Our guest this week is Mariusz Malkowski, founder and CTO of Trident IoT, who tells us about the company’s origin and what it means for the Z-Wave community. He also explains how Matter will work with Z-Wave, and the importance of bridging between the two standards. We discuss the future of Z-Wave, including the plans for Z-Wave Long Range and planned security upgrades. We then cover how Trident is going to build Z-Wave chips, but also how it will focus on building or integrating other smart home radio protocols into devices, and will act as a Z-Wave certification house as well. Enjoy the show.
Hosts: Stacey Higginbotham and Kevin Tofel Guests: Mariusz Malkowski, founder and CTO of Trident IoT Sponsors: Skyhawk
David Limp’s departure from Amazon inspires a smart home reckoning
Are expensive doors and compost services the future of the connected devices?
The Homey Pro is an expensive hub with privacy in mind
Why a new chipmaker could boost the Z-Wave standard
Trident IoT is building a new type of chip company
This week’s show kicks off with our discussion of several announcements from Amazon’s Alexa Live developers’ conference held Wednesday. Alexa is getting several features as part of the launch of the Matter smart home interoperability protocol that should launch in the fall. For example, users will be able to name a device once and put it in a group and that nomenclature will work across Alexa, manufacturer apps, and other controllers such as Google Home or Apple’s Siri. Amazon also shared new ways for developers to access context in the home thanks to its new Ambient Home Dev Kit and new ways for developers to build Routines for Alexa. Also ahead of Matter, Thread is getting an update, so Kevin and I explain what that entails before turning to Qualcomm’s new wearables chip.
One of the keywords for Qualcomm’s new wearable platform is ambient, as the chipmaker has moved several features to a low-power always-on processor to ensure that smart watches built using the platform have always-on sensing, wake-word detection, and a nice display without compromising on battery life. Then we talk about FCC Chairwoman Jessica Rosenworcel’s inquiry into data-gathering and sharing practices by cell phone providers, especially when it comes to location data. We also discuss Google’s new plans for AR glasses, using the IoT to detect forest fires, and yet another security flaw. This time it’s in a GPS tracker from a Chinese provider. We also say goodbye to Microsoft’s Sam George who retired from his role leading Microsoft Azure IoT. We end by answering a listener question about tracking the temperature of a fish pond.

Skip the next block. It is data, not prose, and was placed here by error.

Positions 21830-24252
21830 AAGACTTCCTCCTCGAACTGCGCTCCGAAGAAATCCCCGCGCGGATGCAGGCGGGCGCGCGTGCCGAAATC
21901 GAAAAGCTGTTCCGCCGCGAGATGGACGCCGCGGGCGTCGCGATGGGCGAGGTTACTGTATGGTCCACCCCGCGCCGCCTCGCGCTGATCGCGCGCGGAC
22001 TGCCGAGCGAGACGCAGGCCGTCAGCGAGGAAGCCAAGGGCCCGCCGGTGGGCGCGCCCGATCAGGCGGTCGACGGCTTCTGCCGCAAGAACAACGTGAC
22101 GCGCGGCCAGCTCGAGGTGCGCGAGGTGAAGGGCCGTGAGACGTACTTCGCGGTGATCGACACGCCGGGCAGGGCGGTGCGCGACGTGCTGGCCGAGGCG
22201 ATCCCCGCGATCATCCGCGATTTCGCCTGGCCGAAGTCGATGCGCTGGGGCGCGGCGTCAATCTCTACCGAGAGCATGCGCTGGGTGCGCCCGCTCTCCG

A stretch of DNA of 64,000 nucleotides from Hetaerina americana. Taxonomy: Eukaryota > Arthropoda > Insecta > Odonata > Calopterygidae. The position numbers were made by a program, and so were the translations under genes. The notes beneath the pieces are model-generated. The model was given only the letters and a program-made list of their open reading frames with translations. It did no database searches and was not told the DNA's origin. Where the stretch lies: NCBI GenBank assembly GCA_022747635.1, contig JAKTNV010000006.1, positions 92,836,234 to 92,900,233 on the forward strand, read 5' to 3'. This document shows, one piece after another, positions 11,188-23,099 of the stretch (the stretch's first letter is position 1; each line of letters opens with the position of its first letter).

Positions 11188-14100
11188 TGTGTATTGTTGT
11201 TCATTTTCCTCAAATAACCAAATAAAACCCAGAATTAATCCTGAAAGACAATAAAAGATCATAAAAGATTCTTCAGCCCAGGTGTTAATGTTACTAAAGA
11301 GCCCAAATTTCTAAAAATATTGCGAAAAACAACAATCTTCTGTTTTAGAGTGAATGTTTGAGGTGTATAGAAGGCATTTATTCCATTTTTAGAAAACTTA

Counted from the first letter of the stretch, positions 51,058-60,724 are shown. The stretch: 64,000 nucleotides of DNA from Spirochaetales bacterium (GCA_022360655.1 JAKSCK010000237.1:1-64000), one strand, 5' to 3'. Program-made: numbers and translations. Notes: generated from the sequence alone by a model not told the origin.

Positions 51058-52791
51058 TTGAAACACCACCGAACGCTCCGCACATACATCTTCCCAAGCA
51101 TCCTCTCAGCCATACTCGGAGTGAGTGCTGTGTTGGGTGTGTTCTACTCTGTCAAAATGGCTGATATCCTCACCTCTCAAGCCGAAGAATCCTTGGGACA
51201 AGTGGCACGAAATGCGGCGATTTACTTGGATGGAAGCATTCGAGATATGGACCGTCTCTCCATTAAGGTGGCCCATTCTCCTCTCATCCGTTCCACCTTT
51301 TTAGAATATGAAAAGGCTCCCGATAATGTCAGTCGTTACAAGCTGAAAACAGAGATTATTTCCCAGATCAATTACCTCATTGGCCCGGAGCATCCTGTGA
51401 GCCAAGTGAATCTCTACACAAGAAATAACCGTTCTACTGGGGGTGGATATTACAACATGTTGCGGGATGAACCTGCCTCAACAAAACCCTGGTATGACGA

Our guest this week is Chris Grove, product evangelist at Nozomi Networks, who is on the show to discuss a new report detailing the escalation of ransomware attacks across several industries. He also talks about how the recent spate of ransomware attacks has and will continue to affect manufacturing operations. He breaks down how attacks on IT networks can affect operations networks and he offers some advice on how governments and companies can mitigate the harm of ransomware attacks. One suggestion I found worth noting was his idea that more companies start adopting separate Safety Instrumented Systems, which are separate networks that monitor and can shut down other network systems in case of an error. It’s a really informative interview for those who want to understand more about the demands of OT systems and what they can teach us about IT security.
Our guest this week is Nate Clark, the CEO of Konnected. Three years ago he launched the company with a Kickstarter project: A replacement for motherboards inside old alarm systems, turning the existing panel and sensors into a smart security system. DIYers love the ability to control their existing sensors and Clark explains where the product is going and how he handled SmartThing’s transition from its Groovy IDE to the cloud. He ends with advice for anyone who wants to build a business in the smart home.
Our guest this week is Perry Correll, product manager at Extreme Networks. Correll also acts as the liaison between Extreme Networks and the Wi-Fi Alliance and the IEEE’s 802.11 standards committee. We discuss why Wi-Fi 6 is such a sea change for networks, and also why you shouldn’t rush out and change your router. He also explains why Wi-Fi 6e is a big deal and updates us on the FCC’s progress in allocating spectrum. His comments will help both consumers and enterprise customers get a sense of the future of Wi-Fi.